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BAHC Potlucks:
Jan. 16, 2010 11-1:30pm,
Cindy's House in Berkeley,
3024 B Fulton St.
Feb. 13, 2010 11-2pm at Maria's in San Francisco, 206 27th St.
Free Movie Night at Mojo:
"Laboring Under an Illusion"
Jan. 14th, 2010 7-9pm at More Mojo, 1347 Church St., SF
Free Popcorn!

Nutrition for Pregnancy Weekend Workshop
Prenatal, Preconception, and Postpartum
by Julie Matthews, Certified Nutrition Consultant
January 16th & 17th in SF
 
See bottom of email for more info
 



Welcome November Babies:

Estelle Joy, Liya, Hunter Ezekiel, Gabriel Thomas

 
 

 



 Adding Protein to Toddler Dinners

My son Nate doesn't want anything mixed into his pasta like chicken or bacon bits. I'm always looking for ways to feed him protein. Sometimes I use nutritional yeast. But lately, I have been mixing in an egg.

I started off cooking the egg over low heat in the cooked and drained pasta, but it didn't turn out creamy. The egg looked like scrambled eggs.

"What's that?" Nate asked peering into his bowl of pasta.

Now I use the best eggs that I can find, and I just use the hot pasta to cook it, no flame!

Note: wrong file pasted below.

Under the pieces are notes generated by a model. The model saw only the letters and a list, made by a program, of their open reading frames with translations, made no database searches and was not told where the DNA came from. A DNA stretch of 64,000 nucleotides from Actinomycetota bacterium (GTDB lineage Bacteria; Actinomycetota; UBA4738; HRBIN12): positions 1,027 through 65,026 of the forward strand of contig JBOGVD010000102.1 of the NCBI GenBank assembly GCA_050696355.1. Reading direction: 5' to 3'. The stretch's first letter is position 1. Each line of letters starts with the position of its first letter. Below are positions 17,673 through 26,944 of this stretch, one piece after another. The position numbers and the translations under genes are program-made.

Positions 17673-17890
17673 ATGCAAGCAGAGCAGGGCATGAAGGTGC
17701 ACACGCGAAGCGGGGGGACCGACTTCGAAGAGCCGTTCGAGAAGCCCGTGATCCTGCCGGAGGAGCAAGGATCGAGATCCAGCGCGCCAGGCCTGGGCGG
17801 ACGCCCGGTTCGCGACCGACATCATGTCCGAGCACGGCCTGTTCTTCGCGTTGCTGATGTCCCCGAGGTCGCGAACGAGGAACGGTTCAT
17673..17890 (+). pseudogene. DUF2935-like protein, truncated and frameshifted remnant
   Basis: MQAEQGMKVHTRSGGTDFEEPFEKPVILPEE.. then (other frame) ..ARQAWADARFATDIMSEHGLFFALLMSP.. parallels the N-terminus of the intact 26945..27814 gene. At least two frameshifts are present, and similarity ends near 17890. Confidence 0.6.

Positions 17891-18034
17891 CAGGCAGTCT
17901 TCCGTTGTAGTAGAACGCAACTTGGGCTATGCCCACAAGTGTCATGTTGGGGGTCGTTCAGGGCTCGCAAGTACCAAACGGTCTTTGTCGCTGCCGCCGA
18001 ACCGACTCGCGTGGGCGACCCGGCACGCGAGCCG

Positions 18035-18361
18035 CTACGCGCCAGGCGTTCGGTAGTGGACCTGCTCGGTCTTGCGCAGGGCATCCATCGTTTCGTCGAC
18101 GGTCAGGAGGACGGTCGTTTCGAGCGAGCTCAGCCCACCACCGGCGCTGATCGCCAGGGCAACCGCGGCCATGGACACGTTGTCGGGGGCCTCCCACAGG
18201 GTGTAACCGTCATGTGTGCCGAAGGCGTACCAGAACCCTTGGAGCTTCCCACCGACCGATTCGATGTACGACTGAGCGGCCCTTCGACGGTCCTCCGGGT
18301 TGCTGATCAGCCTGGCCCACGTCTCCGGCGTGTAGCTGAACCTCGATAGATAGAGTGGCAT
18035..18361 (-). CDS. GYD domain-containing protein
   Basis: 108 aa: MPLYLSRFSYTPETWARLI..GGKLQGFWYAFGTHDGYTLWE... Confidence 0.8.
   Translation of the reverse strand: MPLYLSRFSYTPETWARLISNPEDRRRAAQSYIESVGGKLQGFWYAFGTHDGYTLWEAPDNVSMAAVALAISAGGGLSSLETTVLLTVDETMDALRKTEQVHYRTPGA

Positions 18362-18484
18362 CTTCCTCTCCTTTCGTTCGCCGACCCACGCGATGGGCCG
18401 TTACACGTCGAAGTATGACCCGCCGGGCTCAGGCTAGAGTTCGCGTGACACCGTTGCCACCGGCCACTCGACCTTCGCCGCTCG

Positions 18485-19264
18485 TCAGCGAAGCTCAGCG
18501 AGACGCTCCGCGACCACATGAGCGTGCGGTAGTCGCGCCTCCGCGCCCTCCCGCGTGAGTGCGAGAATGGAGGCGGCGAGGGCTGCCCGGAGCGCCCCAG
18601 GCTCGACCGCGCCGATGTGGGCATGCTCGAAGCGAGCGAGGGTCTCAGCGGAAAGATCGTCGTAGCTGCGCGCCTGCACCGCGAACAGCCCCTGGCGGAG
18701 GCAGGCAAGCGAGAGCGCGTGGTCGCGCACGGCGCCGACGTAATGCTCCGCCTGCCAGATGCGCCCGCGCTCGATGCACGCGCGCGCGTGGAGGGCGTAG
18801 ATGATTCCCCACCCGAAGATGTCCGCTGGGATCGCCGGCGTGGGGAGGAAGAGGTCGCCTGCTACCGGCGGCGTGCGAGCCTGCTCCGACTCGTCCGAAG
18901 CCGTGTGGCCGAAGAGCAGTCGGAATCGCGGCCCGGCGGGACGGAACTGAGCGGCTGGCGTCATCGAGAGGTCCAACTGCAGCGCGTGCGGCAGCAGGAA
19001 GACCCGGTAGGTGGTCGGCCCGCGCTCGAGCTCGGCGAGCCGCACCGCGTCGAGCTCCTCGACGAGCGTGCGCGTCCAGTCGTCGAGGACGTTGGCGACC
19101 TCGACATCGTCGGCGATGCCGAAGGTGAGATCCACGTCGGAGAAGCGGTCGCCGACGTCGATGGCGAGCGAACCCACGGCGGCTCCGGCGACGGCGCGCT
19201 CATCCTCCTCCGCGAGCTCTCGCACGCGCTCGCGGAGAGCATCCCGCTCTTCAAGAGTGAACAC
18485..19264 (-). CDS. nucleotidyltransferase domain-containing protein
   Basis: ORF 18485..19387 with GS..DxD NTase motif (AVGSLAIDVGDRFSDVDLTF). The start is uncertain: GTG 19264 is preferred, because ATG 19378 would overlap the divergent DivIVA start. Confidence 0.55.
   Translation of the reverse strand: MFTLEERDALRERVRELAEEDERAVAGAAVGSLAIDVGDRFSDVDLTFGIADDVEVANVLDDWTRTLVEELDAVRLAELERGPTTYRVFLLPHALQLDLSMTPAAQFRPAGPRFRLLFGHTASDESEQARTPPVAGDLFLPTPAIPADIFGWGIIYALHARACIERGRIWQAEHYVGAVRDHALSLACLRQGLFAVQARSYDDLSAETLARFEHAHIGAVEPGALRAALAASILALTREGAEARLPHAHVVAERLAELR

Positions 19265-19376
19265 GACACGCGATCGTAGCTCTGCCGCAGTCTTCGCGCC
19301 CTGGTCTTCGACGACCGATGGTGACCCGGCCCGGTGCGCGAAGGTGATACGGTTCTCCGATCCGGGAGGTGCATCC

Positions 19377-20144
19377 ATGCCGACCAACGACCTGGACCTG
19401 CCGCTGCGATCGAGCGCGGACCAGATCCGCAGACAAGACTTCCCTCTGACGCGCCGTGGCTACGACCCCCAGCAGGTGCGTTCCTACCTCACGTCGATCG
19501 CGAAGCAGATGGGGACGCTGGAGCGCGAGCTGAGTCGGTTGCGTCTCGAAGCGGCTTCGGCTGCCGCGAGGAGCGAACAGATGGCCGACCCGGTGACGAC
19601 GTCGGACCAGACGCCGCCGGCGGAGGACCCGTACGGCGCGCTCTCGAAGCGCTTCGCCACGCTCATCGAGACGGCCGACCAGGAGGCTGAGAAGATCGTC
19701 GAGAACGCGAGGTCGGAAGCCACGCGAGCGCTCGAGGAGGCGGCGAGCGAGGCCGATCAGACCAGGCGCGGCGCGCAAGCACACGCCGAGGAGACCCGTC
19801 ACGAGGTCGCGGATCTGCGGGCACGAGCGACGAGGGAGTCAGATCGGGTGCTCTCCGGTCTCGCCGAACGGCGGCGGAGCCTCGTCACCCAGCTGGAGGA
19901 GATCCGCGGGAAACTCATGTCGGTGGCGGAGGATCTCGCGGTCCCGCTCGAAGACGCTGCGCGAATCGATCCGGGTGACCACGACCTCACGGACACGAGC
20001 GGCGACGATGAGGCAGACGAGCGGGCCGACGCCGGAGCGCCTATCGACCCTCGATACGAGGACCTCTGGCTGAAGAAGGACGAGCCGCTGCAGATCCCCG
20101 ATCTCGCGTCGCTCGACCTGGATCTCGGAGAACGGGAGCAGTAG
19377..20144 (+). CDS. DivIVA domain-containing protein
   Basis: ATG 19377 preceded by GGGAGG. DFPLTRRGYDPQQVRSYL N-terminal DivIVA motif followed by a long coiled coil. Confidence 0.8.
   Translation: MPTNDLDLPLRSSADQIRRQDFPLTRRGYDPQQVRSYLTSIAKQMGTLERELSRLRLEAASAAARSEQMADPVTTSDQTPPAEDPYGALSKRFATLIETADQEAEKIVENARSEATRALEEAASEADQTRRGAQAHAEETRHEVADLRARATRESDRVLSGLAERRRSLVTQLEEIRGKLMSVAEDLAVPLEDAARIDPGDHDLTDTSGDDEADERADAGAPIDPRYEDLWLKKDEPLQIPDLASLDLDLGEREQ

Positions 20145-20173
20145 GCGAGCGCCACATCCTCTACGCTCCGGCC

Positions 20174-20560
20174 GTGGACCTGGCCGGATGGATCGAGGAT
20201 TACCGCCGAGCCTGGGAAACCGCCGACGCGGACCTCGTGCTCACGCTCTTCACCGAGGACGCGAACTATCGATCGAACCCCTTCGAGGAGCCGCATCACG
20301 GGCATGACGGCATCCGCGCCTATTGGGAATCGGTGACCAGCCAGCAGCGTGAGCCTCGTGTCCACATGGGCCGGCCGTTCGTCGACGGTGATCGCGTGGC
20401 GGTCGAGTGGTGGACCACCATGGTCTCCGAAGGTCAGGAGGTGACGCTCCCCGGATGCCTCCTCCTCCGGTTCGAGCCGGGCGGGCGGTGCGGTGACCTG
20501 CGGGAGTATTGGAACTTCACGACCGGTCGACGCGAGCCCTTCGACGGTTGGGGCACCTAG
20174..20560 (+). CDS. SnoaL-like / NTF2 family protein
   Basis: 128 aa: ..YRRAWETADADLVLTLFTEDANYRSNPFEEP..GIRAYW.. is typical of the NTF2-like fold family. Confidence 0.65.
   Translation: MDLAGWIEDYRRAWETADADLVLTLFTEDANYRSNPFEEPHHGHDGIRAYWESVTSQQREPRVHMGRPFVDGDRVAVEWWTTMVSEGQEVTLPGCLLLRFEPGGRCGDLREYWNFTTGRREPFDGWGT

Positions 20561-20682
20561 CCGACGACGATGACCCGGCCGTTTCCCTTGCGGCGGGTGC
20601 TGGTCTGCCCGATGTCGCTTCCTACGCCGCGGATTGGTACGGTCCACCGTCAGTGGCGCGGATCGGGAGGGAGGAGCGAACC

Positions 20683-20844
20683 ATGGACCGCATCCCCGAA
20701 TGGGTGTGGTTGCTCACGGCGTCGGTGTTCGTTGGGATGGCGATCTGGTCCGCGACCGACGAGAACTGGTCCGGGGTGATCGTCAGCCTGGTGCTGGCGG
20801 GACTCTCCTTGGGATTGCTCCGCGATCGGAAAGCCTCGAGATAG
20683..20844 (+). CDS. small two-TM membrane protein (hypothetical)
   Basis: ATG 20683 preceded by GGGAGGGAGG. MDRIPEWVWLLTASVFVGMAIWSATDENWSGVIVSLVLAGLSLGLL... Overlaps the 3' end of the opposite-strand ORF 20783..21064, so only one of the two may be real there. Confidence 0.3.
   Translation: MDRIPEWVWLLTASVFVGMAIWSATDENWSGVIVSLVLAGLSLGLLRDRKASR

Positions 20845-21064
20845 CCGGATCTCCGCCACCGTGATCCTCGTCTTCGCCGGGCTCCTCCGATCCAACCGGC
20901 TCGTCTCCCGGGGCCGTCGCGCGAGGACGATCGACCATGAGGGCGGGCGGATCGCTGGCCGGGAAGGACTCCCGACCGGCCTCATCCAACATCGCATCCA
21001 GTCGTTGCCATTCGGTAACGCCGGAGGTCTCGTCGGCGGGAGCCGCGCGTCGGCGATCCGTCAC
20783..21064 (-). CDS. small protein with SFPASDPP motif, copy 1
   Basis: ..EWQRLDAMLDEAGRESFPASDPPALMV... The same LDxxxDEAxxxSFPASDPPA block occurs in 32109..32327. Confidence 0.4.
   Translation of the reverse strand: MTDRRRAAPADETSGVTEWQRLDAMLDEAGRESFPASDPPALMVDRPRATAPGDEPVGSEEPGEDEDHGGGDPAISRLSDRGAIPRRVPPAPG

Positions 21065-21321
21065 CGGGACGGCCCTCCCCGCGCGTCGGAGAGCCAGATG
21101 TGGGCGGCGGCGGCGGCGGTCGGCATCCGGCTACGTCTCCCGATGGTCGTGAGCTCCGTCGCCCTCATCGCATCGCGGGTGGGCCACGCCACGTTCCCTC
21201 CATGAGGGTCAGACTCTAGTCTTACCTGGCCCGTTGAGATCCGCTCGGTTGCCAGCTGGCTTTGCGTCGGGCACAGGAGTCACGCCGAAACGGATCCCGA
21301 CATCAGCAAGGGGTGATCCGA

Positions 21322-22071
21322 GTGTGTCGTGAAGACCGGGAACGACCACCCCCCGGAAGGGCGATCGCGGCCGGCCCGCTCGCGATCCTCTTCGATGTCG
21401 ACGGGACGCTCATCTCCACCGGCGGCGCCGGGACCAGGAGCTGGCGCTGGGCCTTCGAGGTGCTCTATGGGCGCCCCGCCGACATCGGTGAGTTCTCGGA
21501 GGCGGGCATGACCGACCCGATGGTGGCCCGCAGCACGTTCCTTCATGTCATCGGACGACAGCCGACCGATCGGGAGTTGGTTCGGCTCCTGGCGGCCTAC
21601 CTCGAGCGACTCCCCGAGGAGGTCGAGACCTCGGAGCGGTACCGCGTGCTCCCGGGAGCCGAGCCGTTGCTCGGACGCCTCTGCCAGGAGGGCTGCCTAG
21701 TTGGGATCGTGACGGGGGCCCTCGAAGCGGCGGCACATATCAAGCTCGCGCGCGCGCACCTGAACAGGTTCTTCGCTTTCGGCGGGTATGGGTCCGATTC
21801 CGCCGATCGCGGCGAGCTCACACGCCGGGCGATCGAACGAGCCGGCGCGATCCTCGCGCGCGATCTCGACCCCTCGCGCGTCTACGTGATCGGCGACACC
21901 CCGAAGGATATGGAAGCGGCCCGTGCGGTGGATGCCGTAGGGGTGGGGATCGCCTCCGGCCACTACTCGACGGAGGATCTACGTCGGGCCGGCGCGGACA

• Pasta
  • 1 egg to 2 cups of dry pasta
  • Cook pasta
  • Drain water
  • Put pasta back into pot
  • Crack egg into hot pasta and stir vigorously to mix
  • Add any sauce to pasta and egg
  • Salt
In rice, I like the scrambled egg texture, and so I think cooking it over heat works.

  • Rice
  • 1 egg to 1 cup cooked rice
  • Cook rice
  • Scoop rice into a fry pan over low heat
  • Crack egg over rice
  • Stir until cooked into the rice, 3-5 minutes
  • Salt
by Thais, HBAC mom
www.spinachandhoney.com









By Kathryn Shedrick

Here's a timesaving recipe that multitasking mamas and papas will appreciate. Often I'm too tired to do much cooking once I've put my daughter Thea (7 months) to bed, so I like to have meals on hand that I can prepare in advance and reheat. Soup is a wonderful option because you can make it in large batches ahead of time and freeze a portion for later.

This time of year I like to make soups with the winter squashes that are abundant in local markets. Loaded with vitamins A and C, potassium and fiber, they provide great nutrition for everyone in the family. The following recipe is perfect for a simple weeknight dinner, but it can be dressed up with the addition of heavy cream just before serving. This more decadent version makes a delicious first course when you're entertaining.